Signs of Preeclampsia: Early Detection Makes All the Difference | Whittier, CA | PIH Health

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Published on May 19, 2022

Signs of Preeclampsia: Early Detection Makes All the Difference

Photo of a pregnant woman holding her bellyPreeclampsia is a serious medical condition that can occur after 20 weeks of pregnancy. It is a condition characterized by high blood pressure and protein in the urine. If left untreated, preeclampsia can lead to serious—even fatal—complications for both mother and baby. Routine prenatal visits are key to catching preeclampsia before it worsens.

According to the Centers for Disease Control and Prevention (CDC), preeclampsia affects about 4% of pregnancies in the United States. Although the exact cause of preeclampsia is unknown, it is more common in:

  • first time pregnancies
  • women who are older than age 40
  • women carrying more than one baby
  • women with a history of diabetes, high blood pressure, kidney problems, lupus or rheumatoid arthritis or a personal or family history of preeclampsia

What are signs of preeclampsia?

Many people with preeclampsia have no noticeable symptoms. Often the first signs of preeclampsia are detected during routine prenatal visits with a health care provider.

There are three main symptoms of preeclampsia:

  • High blood pressure: A blood pressure reading that exceeds 140/90 mmHg in an expectant mom who has no history of high blood pressure is usually the first sign of preeclampsia.
  • Excess protein in the urine: Any amount of protein in the urine over 300 mg in one day may be a sign of damage to kidneys and other organs, indicating preeclampsia.
  • Sudden weight gain or abnormal swelling: Although swelling can be normal in pregnancy, swelling in the face and hands and sudden weight gain (three to five pounds or more in a week) sometimes precedes signs of preeclampsia.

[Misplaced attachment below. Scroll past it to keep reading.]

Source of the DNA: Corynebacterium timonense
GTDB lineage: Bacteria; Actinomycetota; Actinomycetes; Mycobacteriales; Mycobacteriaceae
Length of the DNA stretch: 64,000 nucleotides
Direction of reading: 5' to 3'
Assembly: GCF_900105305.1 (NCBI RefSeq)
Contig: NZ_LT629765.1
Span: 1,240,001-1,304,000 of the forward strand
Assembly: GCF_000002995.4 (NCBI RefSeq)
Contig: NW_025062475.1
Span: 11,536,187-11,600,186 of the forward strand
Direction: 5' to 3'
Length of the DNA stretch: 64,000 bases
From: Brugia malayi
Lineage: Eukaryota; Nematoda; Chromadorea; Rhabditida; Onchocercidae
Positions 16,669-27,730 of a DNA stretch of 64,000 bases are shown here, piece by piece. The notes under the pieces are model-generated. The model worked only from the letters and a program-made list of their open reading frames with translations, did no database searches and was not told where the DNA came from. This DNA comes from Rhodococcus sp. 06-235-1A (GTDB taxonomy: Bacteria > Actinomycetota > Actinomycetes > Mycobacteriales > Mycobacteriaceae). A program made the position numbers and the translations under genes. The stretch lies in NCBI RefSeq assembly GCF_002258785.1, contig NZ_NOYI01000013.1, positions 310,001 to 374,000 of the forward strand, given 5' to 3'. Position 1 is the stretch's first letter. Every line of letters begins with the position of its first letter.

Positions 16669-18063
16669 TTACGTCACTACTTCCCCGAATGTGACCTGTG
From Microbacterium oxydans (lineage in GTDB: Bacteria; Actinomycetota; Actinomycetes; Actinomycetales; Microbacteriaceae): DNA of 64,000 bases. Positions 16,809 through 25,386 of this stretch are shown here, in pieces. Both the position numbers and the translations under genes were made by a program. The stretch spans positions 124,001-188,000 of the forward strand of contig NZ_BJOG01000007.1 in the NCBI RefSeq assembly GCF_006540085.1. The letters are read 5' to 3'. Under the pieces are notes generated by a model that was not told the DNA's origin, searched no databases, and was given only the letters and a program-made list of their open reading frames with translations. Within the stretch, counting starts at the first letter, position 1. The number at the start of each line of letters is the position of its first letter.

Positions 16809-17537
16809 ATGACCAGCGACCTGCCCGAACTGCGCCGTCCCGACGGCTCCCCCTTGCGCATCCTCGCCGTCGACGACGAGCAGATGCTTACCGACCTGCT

Other signs of preeclampsia include:

  • Abdominal pain on the upper right side
  • Decreased urination
  • Nausea or vomiting
  • Severe headaches
  • Vision changes, including sensitivity to light, blurred vision, floaters or temporary vision loss

“Preeclampsia is a serious condition that you may not be aware you even have. It's essential to go to all your prenatal appointments and share all your pregnancy symptoms with your doctor,” says Allison Hill MD, an OB/Gyn at PIH Health Women’s Center-Wilshire. “When preeclampsia is caught early, it can be treated and managed to keep both you and your baby safe and healthy.”

How is preeclampsia treated?

Preeclampsia can only be cured by delivering the baby. However, treatment will depend on how severe the preeclampsia is, the health of the unborn baby and how far along in pregnancy.

  • When preeclampsia is detected earlier in pregnancy: Close monitoring of mother and baby is done in an effort to prolong the pregnancy, allowing baby more time to grow and develop. More prenatal appointments may be needed, including ultrasounds, non-stress tests, urine tests and blood draws. At home or hospital monitoring of blood pressure, and medication to control high blood pressure may be prescribed.
  • At 37 weeks pregnant: The baby likely will be developed enough to be safely delivered, and inducing labor or performing a cesarean section (C-Section) to prevent preeclampsia from progressing may be recommended.
  • If preeclampsia worsens or becomes more severe: The doctor may need to deliver the baby immediately. During labor and following delivery, magnesium is often given intravenously to prevent the development of eclampsia (seizures from preeclampsia).
  • If preeclampsia is left untreated: Common complications may include preterm birth, low birth weight or placental abruption (separation of the placenta from the uterus). Preeclampsia can also cause HELLP syndrome (Hemolysis, Elevated Liver enzymes and Low Platelet count), when preeclampsia damages mother’s liver and red blood cells and interferes with blood clotting. This is life-threatening to the mother and baby, and may cause lifelong health problems for the mother.

“During pregnancy, it’s important to keep you and your baby as healthy as possible. This includes eating a balanced diet, taking prenatal vitamins, and going for regular prenatal care checkups,” says Dr. Hill. “Keeping up with your prenatal visits, knowing the warning signs, and letting your doctor know about any symptoms can help prevent serious complications for you and your baby.”

Talk to your doctor if you are pregnant and think you might be at risk for preeclampsia or are experiencing symptoms. Whether you have symptoms or not, attending all your prenatal visits can make all the difference. Visit PIHHealth.org/Women to learn about our Women’s Health program.

The information in Healthy Living Online is for educational purposes only.  It is not intended nor implied to be a substitute for professional medical advice.  The reader should always consult his or her healthcare provider to determine the appropriateness of the information for their own situation, or if they have any questions regarding a medical condition or treatment plan.